The aircraft used were Boeing 727-200s (pictured at the top of this story, right, photo by Andy Martin), acquired from the defunct Peoples Express and from Lufthansa and were in an all-economy configuration.  Pan Am also offered a guaranteed seat.  In one advertisement, called “No Shutouts”, it was proclaimed: “If a flight is full, out comes a second plane to pick up the slack. No bench warmers; everybody gets in the game.” In addition, as its first flight was at 6:30 a.m., beating Eastern’s first shuttle at 7 a.m., the Pan Am Shuttle called itself “The first choice”. Also, to attract the high-yield business traffic, the shuttle was called “The Corporate Jet” and advertisements promoted in-seat telephones for use by passengers to “make connections in high places”. And in one of the best deals of all, members of Pan Am’s WorldPass frequent flyer program earned 2000 miles for every sector flown on the shuttle.  A passenger could accumulate a total of 8000 miles on a round trip between Washington and Boston!

corp jet

Kelly Cusack was involved with Pan Am’s shuttle operation in New York from its inception.  Below are excerpts from his story about his experiences that appears in Pan American World Airways – Aviation History Through the Words of Its People, published by BlueWatePress:

“The Pan Am Shuttle was launched in the Fall of 1986 from the Marine Air Terminal which had been built by Pan Am in 1940 for Trans-Atlantic flying boat operations.  An extension was added on to the original terminal allowing it to accommodate up to 5 jets and hourly service (on the half hour) to Boston and Washington, DC was offered from 6:30am to 8:30pm (Washington), 9:30pm (Boston).

Pan Am SHuttle Boeing 727-200s at the Marine Air Terminal, La Guardia AIrport, New York.  (phot by George Hamlin)

Pan Am Shuttle Boeing 727-200s at the Marine Air Terminal, LaGuardia Airport, New York. (photo by George Hamlin)

“Pan Am’s goal was to compete with service and not price, offering leather seats and in-flight beverages and snacks.  In order to allow customers to enjoy the in-flight perks Pan Am offered advance ticketing unlike the Eastern Shuttle that only ticketed in-flight.  Another unique amenity of the Pan Am Shuttle was the Pan Am Water Shuttle, a ferry service from a pier at the Marine Air Terminal  to Pier 11 serving Wall St in Manhattan.  Because of the layout of LaGuardia Eastern could not match this service.  The Water Shuttle reduced travel times significantly from LaGuardia to lower Manhattan during rush hours.  Pan Am also introduced a “Business Center” in the modified Marine Air Terminal with fax and copier service.  Within the terminal Pan Am offered a wide range of complimentary newspapers and magazines conveniently placed so customers could grab them as they dashed to catch a flight.”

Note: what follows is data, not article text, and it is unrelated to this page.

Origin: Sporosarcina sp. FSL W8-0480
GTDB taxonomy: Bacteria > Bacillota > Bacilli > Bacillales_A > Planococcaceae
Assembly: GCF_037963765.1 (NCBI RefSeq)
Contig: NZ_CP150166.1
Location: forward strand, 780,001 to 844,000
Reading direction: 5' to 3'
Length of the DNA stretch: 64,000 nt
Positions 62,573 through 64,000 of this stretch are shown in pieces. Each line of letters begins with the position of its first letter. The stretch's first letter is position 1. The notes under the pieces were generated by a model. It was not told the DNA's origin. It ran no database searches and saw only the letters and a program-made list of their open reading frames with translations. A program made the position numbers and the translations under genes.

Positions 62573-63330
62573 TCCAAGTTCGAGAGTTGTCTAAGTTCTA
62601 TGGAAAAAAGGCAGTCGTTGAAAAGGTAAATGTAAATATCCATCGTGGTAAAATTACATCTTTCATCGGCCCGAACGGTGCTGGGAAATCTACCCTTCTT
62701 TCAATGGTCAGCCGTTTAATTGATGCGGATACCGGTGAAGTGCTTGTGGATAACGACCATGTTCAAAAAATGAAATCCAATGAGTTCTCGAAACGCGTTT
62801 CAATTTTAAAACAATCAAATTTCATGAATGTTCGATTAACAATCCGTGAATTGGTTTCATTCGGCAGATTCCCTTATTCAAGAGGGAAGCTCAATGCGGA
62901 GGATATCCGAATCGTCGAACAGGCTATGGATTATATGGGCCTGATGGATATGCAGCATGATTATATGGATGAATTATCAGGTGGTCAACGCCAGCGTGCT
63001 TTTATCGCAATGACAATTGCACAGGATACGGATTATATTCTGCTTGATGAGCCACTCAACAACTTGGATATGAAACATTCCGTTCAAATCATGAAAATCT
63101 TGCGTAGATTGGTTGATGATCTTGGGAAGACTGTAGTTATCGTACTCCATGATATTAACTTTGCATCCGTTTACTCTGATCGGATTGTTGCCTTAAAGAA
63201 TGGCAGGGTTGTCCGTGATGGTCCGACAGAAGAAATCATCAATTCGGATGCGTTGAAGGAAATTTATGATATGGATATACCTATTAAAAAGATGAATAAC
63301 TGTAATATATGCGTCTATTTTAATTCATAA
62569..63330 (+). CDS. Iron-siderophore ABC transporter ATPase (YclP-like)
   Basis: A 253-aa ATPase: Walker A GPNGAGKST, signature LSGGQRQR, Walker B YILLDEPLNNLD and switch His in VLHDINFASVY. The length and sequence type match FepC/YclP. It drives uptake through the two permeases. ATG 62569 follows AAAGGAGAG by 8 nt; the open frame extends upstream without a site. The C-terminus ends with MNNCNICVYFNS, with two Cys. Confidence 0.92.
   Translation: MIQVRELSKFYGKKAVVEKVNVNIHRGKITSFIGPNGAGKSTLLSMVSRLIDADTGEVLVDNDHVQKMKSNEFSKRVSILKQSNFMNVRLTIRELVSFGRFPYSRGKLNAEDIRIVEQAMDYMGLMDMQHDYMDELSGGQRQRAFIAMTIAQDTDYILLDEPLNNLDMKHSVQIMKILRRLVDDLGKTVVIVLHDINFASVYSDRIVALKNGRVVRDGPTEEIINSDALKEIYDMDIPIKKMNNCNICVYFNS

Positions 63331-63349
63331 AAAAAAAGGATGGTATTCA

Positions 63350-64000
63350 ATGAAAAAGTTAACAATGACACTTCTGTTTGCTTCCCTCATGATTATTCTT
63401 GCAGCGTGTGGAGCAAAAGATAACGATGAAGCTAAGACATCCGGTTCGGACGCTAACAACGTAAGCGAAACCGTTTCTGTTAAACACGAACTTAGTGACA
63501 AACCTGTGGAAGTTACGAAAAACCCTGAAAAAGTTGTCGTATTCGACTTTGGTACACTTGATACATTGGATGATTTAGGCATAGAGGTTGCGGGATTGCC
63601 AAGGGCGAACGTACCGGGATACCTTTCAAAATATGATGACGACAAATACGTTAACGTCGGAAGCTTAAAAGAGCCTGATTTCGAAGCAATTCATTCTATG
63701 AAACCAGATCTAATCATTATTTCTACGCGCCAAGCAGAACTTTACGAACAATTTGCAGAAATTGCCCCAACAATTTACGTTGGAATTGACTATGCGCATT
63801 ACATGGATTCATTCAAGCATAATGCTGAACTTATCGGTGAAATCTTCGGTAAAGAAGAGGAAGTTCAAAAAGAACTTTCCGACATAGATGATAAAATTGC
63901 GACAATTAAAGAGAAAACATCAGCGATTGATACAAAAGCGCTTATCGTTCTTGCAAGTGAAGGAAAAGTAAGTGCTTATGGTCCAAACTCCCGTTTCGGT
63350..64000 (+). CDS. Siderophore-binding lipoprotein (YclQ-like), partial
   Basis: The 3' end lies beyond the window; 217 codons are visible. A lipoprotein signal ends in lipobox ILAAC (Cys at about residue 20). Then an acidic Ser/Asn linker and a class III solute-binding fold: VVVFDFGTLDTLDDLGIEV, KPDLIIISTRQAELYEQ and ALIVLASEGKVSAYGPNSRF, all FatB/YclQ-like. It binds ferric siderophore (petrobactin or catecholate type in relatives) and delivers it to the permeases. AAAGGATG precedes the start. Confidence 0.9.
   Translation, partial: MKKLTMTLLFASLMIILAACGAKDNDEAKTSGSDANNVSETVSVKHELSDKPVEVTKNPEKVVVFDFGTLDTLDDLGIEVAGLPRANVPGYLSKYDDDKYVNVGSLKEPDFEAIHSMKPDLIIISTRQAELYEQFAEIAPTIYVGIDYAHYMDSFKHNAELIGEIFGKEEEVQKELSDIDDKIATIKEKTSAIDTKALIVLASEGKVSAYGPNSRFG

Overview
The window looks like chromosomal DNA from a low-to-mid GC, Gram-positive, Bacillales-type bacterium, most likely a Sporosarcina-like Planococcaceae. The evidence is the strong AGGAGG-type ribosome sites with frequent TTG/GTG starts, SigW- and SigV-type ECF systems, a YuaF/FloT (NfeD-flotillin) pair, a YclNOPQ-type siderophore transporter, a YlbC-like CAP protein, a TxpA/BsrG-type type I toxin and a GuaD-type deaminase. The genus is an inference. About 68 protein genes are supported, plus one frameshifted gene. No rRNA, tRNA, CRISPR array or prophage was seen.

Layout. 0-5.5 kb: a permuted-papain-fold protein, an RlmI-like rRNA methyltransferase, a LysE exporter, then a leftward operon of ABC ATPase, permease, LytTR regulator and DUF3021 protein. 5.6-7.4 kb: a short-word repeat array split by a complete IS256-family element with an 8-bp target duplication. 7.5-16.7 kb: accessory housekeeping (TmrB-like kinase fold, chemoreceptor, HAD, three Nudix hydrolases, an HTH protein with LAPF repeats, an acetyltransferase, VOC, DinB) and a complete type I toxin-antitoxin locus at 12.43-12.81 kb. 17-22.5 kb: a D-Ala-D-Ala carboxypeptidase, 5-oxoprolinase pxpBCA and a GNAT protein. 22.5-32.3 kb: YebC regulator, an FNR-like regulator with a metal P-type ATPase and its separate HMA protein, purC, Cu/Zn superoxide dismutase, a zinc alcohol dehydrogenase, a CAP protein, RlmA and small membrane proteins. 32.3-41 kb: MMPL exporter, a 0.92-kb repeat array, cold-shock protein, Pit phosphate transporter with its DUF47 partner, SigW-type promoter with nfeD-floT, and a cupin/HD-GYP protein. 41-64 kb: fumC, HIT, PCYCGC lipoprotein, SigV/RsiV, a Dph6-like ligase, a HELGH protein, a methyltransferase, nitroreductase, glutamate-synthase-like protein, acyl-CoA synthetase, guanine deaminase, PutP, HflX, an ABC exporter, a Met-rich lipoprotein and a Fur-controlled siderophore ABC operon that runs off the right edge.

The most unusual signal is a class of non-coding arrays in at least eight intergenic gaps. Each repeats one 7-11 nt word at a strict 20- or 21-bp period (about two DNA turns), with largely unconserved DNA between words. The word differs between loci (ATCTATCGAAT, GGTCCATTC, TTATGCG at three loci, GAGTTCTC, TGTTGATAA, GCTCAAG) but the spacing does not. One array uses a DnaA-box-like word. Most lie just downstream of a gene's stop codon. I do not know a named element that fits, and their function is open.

The operation was staffed by New York-based personnel, although in an interesting twist, Pan Am staff from Honolulu also made up the work force.  According to Cusack:

“The Pan Am Shuttle had an unusually high percentage of Hawaiian Employees working in Passenger Service.  With the sale of the Pacific routes to United in March of 1986 there was a surplus of agents in Honolulu.  These agents used their union “bumping” rights to secure positions at the Shuttle.  There were 8 transfers from Honolulu.  They shared a house and a car.  They worked shifts for each other allowing each of them to get home to Hawaii about once a month for a week or more.  They were lovely, warm people and their presence at the Shuttle was uniquely Pan Am.”

Kelly Cusack (center) with Hawaiian staff. (photo courtesy of Kelly Cusack)

Kelly Cusack (center) with Hawaiian staff. (photo courtesy of Kelly Cusack)

The Pan Am Shuttle was a wonderful operation that was very popular and profitable for Pan Am. Unfortunately, with the sale of Pan Am’s remaining European routes and Frankfurt hub to Delta, the Shuttle was part of the deal, and Delta took over operations on 1 September 1991.

Kelly Cusack’s story about the Pan Am Shuttle contains memories of his experiences with the operation as well as insight on its inception and some of the innovative marketing used to make it so successful.  His is one of 71 stories by former Pan Amers in Pan American World Airways – Aviation History Through the Words of Its People.  

This book is available for purchase directly from the publisher:

http://bluewaterpress.com/Catalog/book_pan_am2.html

For publisher specials:  

http://www.bluewaterpress.com/store.php?crn=53&start=4

This book is also available from Amazon:

http://www.amazon.com/American-Airways-Aviation-History-Through/dp/1604520728/ref=sr_1_1?s=books&ie=UTF8&qid=1381238392&sr=1-1&keywords=Pan+American+World+Airways+-+Aviation+History

More information about Pan American World Airways history can be found on the website of the Pan Am Historical Foundation.

http://panam.org/

For additional information about this book:

https://jpbtransconsulting.com/pan-am-book-aviation-history/